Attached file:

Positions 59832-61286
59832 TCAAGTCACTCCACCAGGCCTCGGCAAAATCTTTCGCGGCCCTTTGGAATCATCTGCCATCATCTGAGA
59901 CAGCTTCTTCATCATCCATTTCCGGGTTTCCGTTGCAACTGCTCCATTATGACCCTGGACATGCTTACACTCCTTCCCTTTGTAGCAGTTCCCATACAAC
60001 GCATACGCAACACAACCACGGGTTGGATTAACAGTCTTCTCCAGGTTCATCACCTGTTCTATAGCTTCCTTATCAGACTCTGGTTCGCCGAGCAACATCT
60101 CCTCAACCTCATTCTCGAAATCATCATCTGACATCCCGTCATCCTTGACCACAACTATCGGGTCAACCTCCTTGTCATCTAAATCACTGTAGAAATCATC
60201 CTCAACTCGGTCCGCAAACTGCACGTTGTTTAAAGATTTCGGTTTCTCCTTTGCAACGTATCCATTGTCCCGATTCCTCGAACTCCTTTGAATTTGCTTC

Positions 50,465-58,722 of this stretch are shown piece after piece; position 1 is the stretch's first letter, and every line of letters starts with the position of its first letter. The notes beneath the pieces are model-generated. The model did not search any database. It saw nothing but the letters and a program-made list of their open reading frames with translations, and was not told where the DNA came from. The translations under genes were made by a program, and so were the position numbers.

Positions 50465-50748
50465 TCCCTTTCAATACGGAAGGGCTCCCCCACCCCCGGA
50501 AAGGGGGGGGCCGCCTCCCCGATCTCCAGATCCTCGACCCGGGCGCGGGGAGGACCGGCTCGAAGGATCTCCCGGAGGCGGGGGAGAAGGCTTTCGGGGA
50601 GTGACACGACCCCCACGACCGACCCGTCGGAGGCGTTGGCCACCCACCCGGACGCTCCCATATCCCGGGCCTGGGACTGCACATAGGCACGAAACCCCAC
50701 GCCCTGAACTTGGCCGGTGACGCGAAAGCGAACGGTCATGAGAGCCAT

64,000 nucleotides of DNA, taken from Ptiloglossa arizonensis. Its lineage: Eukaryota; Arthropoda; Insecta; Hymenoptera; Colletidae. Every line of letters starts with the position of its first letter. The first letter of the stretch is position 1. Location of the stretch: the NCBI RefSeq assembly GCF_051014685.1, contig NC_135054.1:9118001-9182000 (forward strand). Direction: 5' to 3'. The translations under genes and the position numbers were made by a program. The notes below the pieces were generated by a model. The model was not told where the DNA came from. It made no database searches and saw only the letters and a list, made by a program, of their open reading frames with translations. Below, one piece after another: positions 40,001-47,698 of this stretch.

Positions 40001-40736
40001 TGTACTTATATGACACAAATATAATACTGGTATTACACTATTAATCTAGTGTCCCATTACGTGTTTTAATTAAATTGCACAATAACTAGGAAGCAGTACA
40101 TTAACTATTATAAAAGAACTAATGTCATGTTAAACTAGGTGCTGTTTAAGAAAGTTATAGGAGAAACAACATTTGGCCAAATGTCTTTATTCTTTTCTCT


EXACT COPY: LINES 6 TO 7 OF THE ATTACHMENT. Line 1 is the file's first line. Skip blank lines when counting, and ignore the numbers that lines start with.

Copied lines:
60201 CTCAACTCGGTCCGCAAACTGCACGTTGTTTAAAGATTTCGGTTTCTCCTTTGCAACGTATCCATTGTCCCGATTCCTCGAACTCCTTTGAATTTGCTTC

Positions 50,465-58,722 of this stretch are shown piece after piece; position 1 is the stretch's first letter, and every line of letters starts with the position of its first letter. The notes beneath the pieces are model-generated. The model did not search any database. It saw nothing but the letters and a program-made list of their open reading frames with translations, and was not told where the DNA came from. The translations under genes were made by a program, and so were the position numbers.